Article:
There’s a lot written about controlling people. They are people who must be in control of every detail of their lives. They can be CEO’s who manage multimillion dollar international corporations or moms who are running the home front with 2 preschoolers, a first grader, and a new puppy. Both can be extremely demanding occupations, and each with their own rewards. Granted, the former is often compensated with lucrative bonuses and stock options while the later is compensated with sticky hugs, slobbery kisses, and memories that last a lifetime–and stains that you’ll never get out not matter how much Spray & Wash you use.
But is there a difference between being in control and being controlling? Absolutely. One is essential. The other is destructive.
If a car is hurling down the highway at 70mph, I certainly do hope there’s someone in control of the vehicle. Anyone who has ever driven on icy roads in the winter and experienced “black ice” conditions is familiar with the terror of not being in control. Control of a vehicle is good. Otherwise, it’s irresponsible at least and lethal at worst.
To take control in situations where there is chaos–like a hospital ER, the scene of an auto accident, or an air traffic control tower–is a responsible thing to do. That’s not being controlling. It’s harnessing your power, skills, authority, and resources to restore order to an otherwise chaotic and potentially dangerous situation. Taking control in situations that require intervention is a productive example of responsible strength in action to bring about a good purpose. The focus is on how it benefits others. And we all can learn and be trained how to do that more effectively.
However, we all know controlling people. You know, the ones who think the world revolves around them. They feel the need to control others not because it’s best for others, but because it’s best for themselves. They don’t trust anyone else to get things right. They only trust themselves. They are fundamentally insecure, driven, and self-absorbed. And just plain no fun to be around.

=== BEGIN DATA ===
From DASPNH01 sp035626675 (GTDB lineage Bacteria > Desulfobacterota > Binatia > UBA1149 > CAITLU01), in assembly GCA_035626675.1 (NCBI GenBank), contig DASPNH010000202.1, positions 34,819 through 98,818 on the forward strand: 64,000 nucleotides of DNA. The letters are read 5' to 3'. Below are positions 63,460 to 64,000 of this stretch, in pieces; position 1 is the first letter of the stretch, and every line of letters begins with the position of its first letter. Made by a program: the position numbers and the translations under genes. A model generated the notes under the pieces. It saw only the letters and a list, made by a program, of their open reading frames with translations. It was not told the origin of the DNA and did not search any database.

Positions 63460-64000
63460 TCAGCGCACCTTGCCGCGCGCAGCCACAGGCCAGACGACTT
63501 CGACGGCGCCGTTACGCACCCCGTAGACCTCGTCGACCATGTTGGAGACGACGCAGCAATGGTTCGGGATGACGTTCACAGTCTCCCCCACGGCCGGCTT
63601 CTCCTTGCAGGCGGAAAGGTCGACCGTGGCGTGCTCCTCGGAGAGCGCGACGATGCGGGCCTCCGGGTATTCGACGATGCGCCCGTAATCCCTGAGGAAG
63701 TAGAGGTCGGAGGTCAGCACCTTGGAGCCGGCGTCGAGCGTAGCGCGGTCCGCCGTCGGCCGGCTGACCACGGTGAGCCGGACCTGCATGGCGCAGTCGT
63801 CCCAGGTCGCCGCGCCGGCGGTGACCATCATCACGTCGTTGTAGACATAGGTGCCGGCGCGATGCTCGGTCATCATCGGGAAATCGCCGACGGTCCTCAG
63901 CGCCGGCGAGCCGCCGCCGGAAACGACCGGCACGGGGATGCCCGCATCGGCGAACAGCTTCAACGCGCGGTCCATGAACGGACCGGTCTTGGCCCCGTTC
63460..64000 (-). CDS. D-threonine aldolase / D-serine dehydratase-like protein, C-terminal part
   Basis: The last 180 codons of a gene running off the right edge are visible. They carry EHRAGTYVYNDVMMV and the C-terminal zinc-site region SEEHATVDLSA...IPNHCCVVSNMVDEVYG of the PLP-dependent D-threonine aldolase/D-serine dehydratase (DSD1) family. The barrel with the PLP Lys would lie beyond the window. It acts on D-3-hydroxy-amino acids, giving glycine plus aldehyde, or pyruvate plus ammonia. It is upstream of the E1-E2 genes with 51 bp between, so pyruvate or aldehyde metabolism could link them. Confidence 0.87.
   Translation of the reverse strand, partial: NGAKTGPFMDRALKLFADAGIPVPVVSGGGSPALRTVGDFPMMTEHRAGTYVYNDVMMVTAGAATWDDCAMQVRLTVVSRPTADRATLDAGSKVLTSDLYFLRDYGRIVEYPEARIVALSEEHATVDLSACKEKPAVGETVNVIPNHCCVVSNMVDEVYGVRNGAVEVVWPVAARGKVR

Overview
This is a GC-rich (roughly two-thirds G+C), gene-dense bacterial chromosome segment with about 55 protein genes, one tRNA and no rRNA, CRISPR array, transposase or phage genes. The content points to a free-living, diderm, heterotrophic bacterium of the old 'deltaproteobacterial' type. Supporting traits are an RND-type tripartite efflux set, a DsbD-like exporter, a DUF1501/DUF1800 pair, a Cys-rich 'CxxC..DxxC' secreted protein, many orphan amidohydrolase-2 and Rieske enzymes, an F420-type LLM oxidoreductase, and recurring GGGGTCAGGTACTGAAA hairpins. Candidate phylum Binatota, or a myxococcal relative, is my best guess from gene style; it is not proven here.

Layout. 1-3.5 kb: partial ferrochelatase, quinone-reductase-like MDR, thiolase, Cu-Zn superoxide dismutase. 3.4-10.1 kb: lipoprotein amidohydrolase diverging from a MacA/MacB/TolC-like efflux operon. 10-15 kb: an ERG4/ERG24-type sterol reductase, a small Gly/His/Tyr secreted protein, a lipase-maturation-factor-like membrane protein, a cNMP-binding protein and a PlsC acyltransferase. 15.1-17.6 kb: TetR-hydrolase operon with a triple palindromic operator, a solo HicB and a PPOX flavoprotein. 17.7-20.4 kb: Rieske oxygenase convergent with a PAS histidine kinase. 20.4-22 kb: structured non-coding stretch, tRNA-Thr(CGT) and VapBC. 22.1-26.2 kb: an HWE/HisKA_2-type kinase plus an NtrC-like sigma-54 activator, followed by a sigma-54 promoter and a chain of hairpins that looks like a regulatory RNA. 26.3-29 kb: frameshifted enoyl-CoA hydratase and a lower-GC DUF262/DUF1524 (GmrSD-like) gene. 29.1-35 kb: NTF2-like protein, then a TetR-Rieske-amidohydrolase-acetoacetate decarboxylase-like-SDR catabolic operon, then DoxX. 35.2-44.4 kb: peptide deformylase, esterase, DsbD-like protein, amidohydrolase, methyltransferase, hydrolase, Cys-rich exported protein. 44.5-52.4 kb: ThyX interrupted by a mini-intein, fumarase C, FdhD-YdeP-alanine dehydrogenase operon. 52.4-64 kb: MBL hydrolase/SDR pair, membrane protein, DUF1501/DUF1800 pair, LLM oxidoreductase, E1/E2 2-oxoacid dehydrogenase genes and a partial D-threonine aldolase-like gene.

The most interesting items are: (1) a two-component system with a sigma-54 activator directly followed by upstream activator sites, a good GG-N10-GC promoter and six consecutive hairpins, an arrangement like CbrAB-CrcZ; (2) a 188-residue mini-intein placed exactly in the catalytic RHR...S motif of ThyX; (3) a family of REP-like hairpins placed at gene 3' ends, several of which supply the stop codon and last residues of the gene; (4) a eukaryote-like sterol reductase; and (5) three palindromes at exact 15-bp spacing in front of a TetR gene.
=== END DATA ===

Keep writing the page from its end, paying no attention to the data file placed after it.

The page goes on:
People who are controlling are driven to be the god of their universe. Just like the Evil One who nursed a craving to take the place of God in the world, so also people who are controlling are determined to bend the will of others to their own. Listen to Isaiah’s words:
How you have fallen from heaven, O morning star, son of the dawn!
You have been cast down to the earth, you who once laid low the nations!
You said in your heart, “I will ascend to heaven; I will raise my throne above the stars of God;
I will sit enthroned on the mount of assembly, on the utmost heights or the sacred mountain.
I will ascend above the tops of the clouds; I will make myself like the Most High.” (Isaiah 14:12-14)
Bottom line, it’s the “I will’s” of the heart that reduced Lucifer from being the beautiful one into the ugly enemy of all that is good. When controlling people honestly begin to listen to what they are saying in their hearts, they will begin to hear a familiar refrain of desperation. And desperation based on disbelief eventually leads to the defiant “I will” kind of attitude and actions that are classified as controlling.
Okay. Here’s the rub. We all have control issues. I mean it. We all have serious control issues. It looks different on each of us–just like the same clothes look different on each of us given our unique body shape, eye and hair color, and height–but we all struggle with control. We’re vulnerable and we know it. And we all need to learn how to not be defiantly controlling but responsibly in control.
Controlling people are desperately trying to control their world because they don’t really believe that God has their best interests in mind. Have you ever been there? I sure have. While I’m delighted to say that it’s gotten better over the years, I’m saddened to say that my disbelief hasn’t been fully eradicated.
“But,” you may say, “I trust God.” Yep. Me too. And yet, at some core heart level, I must admit that I still battle with pockets of defiant resistance. Abandoning oneself into God’s hands can often feel more reckless than responsible. Our refusal to trust Him is exposed. Believing that He really is good is the essence of true biblical faith “because anyone who comes to Him must believe that He exists and that He rewards those who earnestly seek Him” (Hebrews 11:6).
So, now it’s your turn to sound off. How do you respond to the controlling people in your world? Or maybe a better question is, how do you respond when someone catches you being controlling? Have you ever caught yourself being controlling? Or, have you been negligent in taking responsible control in situations where others need your help? I’d love to hear what God is stirring in you.